Thursday, June 18, 2009

The Larch, photo by John Bonanno, Hiram, Maine 2003

Clouds Without Water III/IX

As one entranced by dint of cannabis,
Whose sense of time is changed past recognition,
Whether he suffer woe or taste of bliss,
He loses both his reason and volition.
He says one word -- what countless ages pass !
He walks across the room -- a voyage as far
As the astronomer's who turns his glass
On faintest star-webs past the farthest star
And travels thither in the spirit. So
It seems impossible to me that ever
The sands of our ill luck should run so low
That splendidly success should match endeavour ;
Yet it must be, and very soon must be :
For I believe in you, and you in me.-Rev. C. Verey (Aleister Crowley)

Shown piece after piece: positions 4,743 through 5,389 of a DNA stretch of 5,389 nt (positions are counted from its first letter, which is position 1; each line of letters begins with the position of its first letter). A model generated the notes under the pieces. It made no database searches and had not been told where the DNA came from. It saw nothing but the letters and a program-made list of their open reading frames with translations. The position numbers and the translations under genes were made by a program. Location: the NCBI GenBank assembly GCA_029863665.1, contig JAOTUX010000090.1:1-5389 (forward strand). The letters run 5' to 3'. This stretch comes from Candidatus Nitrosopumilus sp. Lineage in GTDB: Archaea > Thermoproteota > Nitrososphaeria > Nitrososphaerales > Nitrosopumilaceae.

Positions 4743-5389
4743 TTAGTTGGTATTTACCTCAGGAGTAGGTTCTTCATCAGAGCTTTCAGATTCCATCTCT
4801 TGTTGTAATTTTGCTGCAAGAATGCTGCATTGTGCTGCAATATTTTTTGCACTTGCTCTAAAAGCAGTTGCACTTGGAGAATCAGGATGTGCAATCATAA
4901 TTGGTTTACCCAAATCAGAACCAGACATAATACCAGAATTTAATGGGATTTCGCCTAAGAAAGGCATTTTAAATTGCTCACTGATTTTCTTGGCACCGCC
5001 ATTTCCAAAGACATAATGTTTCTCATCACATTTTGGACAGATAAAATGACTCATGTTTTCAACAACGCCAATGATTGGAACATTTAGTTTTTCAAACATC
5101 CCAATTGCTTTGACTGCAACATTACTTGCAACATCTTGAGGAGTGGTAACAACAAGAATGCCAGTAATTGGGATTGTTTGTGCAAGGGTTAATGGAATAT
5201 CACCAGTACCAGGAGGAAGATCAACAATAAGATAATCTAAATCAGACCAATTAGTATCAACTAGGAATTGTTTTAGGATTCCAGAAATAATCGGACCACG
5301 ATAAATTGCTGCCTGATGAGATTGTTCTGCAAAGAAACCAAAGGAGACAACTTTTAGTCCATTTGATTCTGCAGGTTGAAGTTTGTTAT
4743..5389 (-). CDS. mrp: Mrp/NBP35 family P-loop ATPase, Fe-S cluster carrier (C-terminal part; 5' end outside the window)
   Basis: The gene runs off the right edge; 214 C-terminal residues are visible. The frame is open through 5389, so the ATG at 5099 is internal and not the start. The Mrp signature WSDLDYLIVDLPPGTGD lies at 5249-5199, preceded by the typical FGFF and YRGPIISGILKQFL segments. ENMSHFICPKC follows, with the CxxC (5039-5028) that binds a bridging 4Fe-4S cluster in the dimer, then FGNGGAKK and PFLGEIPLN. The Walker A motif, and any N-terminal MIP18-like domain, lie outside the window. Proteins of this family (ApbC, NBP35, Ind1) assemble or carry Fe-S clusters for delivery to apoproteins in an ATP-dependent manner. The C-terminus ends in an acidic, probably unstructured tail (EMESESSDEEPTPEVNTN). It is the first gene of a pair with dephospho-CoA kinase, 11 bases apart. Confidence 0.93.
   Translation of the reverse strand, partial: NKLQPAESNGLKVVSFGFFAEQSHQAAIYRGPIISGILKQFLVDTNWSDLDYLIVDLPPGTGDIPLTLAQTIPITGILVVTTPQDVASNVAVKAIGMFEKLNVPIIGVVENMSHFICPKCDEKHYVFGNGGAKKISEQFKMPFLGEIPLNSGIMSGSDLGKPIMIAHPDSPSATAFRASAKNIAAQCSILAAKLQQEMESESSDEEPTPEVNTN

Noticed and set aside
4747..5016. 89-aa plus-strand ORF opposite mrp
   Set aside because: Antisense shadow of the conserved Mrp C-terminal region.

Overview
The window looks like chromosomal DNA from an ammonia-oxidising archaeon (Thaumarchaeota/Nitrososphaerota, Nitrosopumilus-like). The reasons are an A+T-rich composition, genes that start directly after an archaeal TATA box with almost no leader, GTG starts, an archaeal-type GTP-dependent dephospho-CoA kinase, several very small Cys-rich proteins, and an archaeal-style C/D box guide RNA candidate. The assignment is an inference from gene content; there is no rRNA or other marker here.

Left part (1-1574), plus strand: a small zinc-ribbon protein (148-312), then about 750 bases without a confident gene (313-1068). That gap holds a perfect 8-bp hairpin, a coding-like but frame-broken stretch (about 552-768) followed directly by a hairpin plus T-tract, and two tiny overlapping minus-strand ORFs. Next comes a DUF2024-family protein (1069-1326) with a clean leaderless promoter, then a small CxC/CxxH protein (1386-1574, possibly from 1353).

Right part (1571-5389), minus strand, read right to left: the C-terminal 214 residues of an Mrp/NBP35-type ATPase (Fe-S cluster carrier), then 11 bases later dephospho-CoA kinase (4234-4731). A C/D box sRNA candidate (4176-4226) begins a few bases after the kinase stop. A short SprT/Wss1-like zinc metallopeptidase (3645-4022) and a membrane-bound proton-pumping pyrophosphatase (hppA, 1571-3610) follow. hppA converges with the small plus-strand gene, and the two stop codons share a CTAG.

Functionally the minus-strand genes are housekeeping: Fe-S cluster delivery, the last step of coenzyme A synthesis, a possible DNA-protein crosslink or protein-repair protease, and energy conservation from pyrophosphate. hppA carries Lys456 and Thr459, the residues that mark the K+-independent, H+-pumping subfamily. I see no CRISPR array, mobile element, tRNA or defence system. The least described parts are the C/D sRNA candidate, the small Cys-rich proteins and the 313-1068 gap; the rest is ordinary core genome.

This sonnet is from Crowley's collection, Clouds Without Water. Crowley wrote to Israel Regardie, his personal secretary in 1930 as follows:

"Please send a copy of "Clouds Without Water" to Aldous Huxley Esq., Athenaeum Club, Pall Mall (with prospectuses etc.) with my compliments-we had a gorgeous 3 days with him in Berlin. Also please set up a figure [astrological chart] for him. Goldalming 4 A.M., July 26 '94"

In my Think Or Be Eaten Radio discussion with Vyzygoth on Huxley I stated that I could find no evidence that Huxley and Crowley had met. The above quote is from Richard Kaczynski's formidable biography of Crowley, Perdurabo, The Life of Aleister Crowley, New Falcon, 2002. AC may have been exaggerating his association with Huxley to polish the apple for Regardie, but this is indeed evidence that they had been in contact. If anyone can provide citations from Huxley's works mentioning Crowley, I would appreciate the information.

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